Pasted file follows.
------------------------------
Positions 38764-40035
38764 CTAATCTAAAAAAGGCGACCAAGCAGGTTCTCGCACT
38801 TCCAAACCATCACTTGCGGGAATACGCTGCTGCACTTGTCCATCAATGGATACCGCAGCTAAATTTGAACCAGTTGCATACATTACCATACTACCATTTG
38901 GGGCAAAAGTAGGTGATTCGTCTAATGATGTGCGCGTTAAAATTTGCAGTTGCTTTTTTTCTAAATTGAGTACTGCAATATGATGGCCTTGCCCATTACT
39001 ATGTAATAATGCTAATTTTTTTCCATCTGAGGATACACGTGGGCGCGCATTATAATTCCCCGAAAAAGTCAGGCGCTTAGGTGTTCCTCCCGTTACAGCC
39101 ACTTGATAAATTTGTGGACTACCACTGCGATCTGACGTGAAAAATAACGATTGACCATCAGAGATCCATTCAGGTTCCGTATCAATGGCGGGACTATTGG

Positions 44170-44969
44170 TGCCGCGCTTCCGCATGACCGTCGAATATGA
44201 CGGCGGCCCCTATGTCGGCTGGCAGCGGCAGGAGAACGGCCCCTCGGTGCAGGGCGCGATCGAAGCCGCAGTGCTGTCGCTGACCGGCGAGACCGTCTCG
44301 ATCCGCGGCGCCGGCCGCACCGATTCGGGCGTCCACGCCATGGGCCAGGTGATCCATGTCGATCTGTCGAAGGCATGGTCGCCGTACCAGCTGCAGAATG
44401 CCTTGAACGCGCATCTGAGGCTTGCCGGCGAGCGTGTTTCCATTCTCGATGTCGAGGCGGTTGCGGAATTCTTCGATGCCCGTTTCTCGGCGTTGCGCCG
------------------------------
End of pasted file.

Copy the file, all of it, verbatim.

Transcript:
Positions 38764-40035
38764 CTAATCTAAAAAAGGCGACCAAGCAGGTTCTCGCACT
38801 TCCAAACCATCACTTGCGGGAATACGCTGCTGCACTTGTCCATCAATGGATACCGCAGCTAAATTTGAACCAGTTGCATACATTACCATACTACCATTTG
38901 GGGCAAAAGTAGGTGATTCGTCTAATGATGTGCGCGTTAAAATTTGCAGTTGCTTTTTTTCTAAATTGAGTACTGCAATATGATGGCCTTGCCCATTACT
39001 ATGTAATAATGCTAATTTTTTTCCATCTGAGGATACACGTGGGCGCGCATTATAATTCCCCGAAAAAGTCAGGCGCTTAGGTGTTCCTCCCGTTACAGCC
39101 ACTTGATAAATTTGTGGACTACCACTGCGATCTGACGTGAAAAATAACGATTGACCATCAGAGATCCATTCAGGTTCCGTATCAATGGCGGGACTATTGG

Positions 44170-44969
44170 TGCCGCGCTTCCGCATGACCGTCGAATATGA
44201 CGGCGGCCCCTATGTCGGCTGGCAGCGGCAGGAGAACGGCCCCTCGGTGCAGGGCGCGATCGAAGCCGCAGTGCTGTCGCTGACCGGCGAGACCGTCTCG
44301 ATCCGCGGCGCCGGCCGCACCGATTCGGGCGTCCACGCCATGGGCCAGGTGATCCATGTCGATCTGTCGAAGGCATGGTCGCCGTACCAGCTGCAGAATG
44401 CCTTGAACGCGCATCTGAGGCTTGCCGGCGAGCGTGTTTCCATTCTCGATGTCGAGGCGGTTGCGGAATTCTTCGATGCCCGTTTCTCGGCGTTGCGCCG